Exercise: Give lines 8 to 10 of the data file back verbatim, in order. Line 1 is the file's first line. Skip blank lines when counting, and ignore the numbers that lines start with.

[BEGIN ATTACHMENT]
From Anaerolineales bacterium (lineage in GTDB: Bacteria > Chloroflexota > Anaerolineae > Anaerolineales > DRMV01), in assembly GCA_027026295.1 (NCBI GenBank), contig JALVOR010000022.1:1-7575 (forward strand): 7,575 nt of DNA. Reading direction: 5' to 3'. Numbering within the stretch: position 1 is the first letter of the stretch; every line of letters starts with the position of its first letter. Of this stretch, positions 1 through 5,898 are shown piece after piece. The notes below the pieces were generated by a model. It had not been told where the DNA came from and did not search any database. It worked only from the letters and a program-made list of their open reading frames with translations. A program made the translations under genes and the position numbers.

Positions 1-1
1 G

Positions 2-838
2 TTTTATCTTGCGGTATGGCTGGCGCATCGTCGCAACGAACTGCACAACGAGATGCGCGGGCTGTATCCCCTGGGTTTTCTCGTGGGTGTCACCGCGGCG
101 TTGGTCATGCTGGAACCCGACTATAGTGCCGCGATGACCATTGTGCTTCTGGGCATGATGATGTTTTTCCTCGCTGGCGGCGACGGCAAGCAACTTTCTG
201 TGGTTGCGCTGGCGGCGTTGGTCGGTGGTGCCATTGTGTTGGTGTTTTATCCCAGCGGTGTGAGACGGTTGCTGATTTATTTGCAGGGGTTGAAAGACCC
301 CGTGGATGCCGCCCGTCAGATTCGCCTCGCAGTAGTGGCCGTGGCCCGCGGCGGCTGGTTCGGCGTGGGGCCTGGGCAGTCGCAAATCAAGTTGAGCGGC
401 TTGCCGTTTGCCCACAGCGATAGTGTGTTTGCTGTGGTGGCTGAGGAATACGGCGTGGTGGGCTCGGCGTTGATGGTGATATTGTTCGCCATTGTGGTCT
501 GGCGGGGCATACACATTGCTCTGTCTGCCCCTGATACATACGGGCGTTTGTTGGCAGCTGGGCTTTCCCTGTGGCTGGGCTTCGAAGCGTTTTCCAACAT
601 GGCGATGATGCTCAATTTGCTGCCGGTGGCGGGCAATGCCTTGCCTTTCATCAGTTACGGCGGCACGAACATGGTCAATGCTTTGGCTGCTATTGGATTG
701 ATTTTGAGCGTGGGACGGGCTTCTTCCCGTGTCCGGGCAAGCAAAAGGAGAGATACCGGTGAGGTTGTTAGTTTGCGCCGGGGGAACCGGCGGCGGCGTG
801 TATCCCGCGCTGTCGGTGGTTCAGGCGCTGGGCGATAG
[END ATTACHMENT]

301 CGTGGATGCCGCCCGTCAGATTCGCCTCGCAGTAGTGGCCGTGGCCCGCGGCGGCTGGTTCGGCGTGGGGCCTGGGCAGTCGCAAATCAAGTTGAGCGGC
401 TTGCCGTTTGCCCACAGCGATAGTGTGTTTGCTGTGGTGGCTGAGGAATACGGCGTGGTGGGCTCGGCGTTGATGGTGATATTGTTCGCCATTGTGGTCT
501 GGCGGGGCATACACATTGCTCTGTCTGCCCCTGATACATACGGGCGTTTGTTGGCAGCTGGGCTTTCCCTGTGGCTGGGCTTCGAAGCGTTTTCCAACAT